Istanbul is becoming more diverse in terms with its social and cultural activities. Culture is implied through everyday life. They citizens invest their culture and art with companies taking advantage of the richness the city has to offer. A new era of globalization has occurred in the city, moving Istanbul into a different direction from the past. The culture is a mix among the Western values and the Middle Eastern values. Because of the cities deep roots in its history and culture, much of its architecture and daily activities resemble that of the past. Fashionable boutiques and bazaars cover the busy streets of Istanbul (Sturgess 1). It is a home to many shopping malls and parks to fit the needs of a new era of commerce in the city. Historic restaurants serving a diverse array of food also help make a mark on the city. Due to its location near the boundaries of the Western World and the Eastern World, a wide variety of foods can be seen. This diversity is explained by the increase of the population in the last twenty-five years. Because there is a lot of unemployment in southern and western parts of Turkey, many people migrated to Istanbul within the city and in the outskirts as well. The migrants from especially the Anatolian (Asian) side usually arrive expecting better living conditions and a chance of getting a job. In the city there is a great distinction between the rich and the poor (Aksoy 1). Although there aren't many conflicts that occur among the two social groups, the government does aid the poor through many of their service policies for health and education and has a created a tax system in which the poor may benefit from the rich. Another explanation to the diversity of the city is brought upon by different communities the city inhabits. The predominant religion in Istanbul is Islam, but there are many minorities as well including Greek Orthodox Christians, Catholics, Armenian Christians, and Sephardic Jews. Because of the diversity the city is plagued with mosques, synagogues, and churches. Although there were some conflicts among the different groups that represented Istanbul, the new era of globalization had brought with it change leading the city to prosper.

Real Estate and Economy

Throughout the years, Istanbul has been the economic center of Turkey, being the junction of many international land and sea trade routes. It is the largest industrial center in all of Turkey. Istanbul is a primarily a metropolitan government. The mayor serves as the prefect of the city. He is in charge much for the law enforcement in the city and the development of many policies. The governor of the Istanbul province also resides as a chief administrator. He is in charge of making laws and policies, and sees over direct changes to the cities and the areas around in the Istanbul province jurisdiction (Aksoy 1). Due to the new era of globalization, new changes have occurred to the public open spaces and urban culture of the city. The Istanbul Metropolitan Municipality is also in charge with the dealing of public open spaces and land usage. Public spaces that surround the city emerge under the sight of many corporations causing business to have an incentive to privatize the land. Because of a real estate market driven economy, Istanbul officials in the Municipality don't hesitate in the selling of land. Because the privatization of business through land use is a political dilemma, much of the government's responses are in support for the development of the land so that the economy can prosper). Policymakers in the government are anxiously drawing up plans and blueprints for infrastructures to invest in and construction companies that can undergo the large scale renovation projects of neighborhoods and surrounding spaces.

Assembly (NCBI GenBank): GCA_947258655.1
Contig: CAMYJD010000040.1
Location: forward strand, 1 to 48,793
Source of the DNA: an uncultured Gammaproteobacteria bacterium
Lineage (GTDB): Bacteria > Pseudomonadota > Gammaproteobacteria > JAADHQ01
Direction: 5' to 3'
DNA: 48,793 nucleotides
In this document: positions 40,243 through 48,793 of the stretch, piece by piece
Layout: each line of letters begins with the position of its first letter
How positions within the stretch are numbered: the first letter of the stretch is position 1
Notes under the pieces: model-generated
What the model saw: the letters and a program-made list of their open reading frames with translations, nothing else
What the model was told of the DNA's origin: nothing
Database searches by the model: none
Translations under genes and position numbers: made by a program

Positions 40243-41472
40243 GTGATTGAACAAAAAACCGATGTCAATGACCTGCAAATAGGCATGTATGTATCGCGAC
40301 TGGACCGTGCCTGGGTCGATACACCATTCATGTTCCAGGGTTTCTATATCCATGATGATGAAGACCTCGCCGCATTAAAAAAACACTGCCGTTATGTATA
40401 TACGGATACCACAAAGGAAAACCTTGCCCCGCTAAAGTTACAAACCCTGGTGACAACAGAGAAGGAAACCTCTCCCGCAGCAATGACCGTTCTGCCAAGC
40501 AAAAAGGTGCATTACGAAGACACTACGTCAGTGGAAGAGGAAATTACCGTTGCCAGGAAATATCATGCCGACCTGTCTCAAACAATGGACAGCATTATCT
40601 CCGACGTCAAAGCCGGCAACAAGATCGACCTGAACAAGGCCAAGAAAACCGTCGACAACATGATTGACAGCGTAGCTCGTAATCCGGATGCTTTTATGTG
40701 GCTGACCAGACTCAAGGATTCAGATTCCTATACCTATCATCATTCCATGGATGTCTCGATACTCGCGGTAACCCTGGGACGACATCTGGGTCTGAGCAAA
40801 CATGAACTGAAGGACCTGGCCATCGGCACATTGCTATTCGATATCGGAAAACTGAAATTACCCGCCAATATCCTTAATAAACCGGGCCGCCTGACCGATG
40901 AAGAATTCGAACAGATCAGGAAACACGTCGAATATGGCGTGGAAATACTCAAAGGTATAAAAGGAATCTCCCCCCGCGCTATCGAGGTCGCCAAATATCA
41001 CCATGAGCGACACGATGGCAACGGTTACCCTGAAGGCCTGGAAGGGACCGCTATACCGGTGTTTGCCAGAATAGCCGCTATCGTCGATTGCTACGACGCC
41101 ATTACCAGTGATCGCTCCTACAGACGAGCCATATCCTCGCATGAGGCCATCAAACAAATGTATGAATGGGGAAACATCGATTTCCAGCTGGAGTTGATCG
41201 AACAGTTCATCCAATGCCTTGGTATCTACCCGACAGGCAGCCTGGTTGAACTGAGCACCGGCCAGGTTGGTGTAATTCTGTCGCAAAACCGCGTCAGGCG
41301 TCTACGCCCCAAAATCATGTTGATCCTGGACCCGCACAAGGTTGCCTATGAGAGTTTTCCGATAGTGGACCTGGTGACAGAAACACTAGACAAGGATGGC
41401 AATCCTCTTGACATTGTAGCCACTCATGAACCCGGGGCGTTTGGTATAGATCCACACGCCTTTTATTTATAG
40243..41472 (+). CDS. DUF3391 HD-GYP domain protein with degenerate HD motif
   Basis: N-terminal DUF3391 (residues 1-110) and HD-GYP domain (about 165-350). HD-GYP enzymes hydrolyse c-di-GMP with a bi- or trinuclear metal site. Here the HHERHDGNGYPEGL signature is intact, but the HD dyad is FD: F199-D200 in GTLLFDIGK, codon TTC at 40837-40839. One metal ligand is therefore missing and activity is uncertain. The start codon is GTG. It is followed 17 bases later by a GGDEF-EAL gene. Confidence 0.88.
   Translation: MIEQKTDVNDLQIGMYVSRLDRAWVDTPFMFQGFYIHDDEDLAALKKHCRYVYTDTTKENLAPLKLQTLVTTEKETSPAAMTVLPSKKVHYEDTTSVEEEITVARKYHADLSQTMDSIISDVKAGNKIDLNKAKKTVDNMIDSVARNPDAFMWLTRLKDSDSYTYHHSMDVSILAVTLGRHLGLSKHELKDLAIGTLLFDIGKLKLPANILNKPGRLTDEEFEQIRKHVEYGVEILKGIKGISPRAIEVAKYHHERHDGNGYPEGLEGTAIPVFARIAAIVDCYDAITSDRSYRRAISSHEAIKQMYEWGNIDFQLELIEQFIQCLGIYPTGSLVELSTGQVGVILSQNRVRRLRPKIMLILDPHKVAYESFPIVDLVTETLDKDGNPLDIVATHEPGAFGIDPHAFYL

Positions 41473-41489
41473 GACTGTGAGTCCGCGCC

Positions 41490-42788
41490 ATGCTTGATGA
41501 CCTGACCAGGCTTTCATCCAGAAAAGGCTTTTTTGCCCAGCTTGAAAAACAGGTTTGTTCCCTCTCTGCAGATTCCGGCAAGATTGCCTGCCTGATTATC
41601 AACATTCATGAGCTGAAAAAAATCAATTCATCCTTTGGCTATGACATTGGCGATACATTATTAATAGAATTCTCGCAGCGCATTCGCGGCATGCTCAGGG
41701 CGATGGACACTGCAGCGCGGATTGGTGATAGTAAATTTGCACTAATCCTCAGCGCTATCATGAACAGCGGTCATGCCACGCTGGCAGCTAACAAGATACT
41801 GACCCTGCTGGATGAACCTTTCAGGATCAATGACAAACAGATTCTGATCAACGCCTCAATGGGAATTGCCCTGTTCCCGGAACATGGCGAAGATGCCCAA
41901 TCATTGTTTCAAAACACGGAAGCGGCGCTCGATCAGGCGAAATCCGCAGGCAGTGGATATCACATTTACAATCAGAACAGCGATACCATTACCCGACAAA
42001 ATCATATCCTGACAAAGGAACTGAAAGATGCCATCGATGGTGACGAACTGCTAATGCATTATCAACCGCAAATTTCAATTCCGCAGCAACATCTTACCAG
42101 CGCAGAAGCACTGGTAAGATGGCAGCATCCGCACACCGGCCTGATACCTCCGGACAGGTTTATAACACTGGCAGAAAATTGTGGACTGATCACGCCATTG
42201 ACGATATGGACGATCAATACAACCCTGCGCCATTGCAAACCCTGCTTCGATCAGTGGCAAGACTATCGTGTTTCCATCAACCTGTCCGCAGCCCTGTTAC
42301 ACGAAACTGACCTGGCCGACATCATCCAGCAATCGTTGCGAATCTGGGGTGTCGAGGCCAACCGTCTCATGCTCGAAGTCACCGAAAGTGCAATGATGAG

Design of the City

One important person to the design of the city dates back to the ancient times of the city when it was first created. Constantine I laid out the boundaries of the city that exists today. He built walls to guard the city against foreign attacks and created buildings and statues reflection Greco-Roman culture. Justinian was the second most important person to the design of the city. He implement much of the Islamic art and cultures in the buildings he creates and borrowed ideas and innovation techniques from the Middle Eastern neighbors. Justinian is the proud creator of the most famous building in Istanbul, the Hagia Sophia. It was regarded as a masterpiece in the era of the Byzantine Empire. Serving as a cathedral, the Hagia Sophia represents the melting pot of today's society in Istanbul, including Christian, Jewish, and Islamic culture into the building. Sultan Ahmet I was the third most important designer of Istanbul. Not only was he famous for implement Islamic architecture through building many mosques, such as his famous "Blue Mosque", but was also famous for creating hotel districts throughout the city (Iyer 1). Certain places in the city are home to the biggest crowds in the world, where everyone is trying to sell another some item. Although there are many big companies and business that have privatized lands in Istanbul, none of the groups did stand out. Many of the groups that started designing the city where from the past history of Istanbul. There three most important groups were the Greeks, the Romans, and the Ottomans. The acropolis that still exists today is the remnants of Greek influences. The churches and cathedrals reflect that of the Roman authority that occurred in the history of the city. Finally, the Ottomans had the greatest influence of the three groups to the design of the city with palaces located at the north end of the city representing the government power and mosques around to resemble the influence of Islamic religion.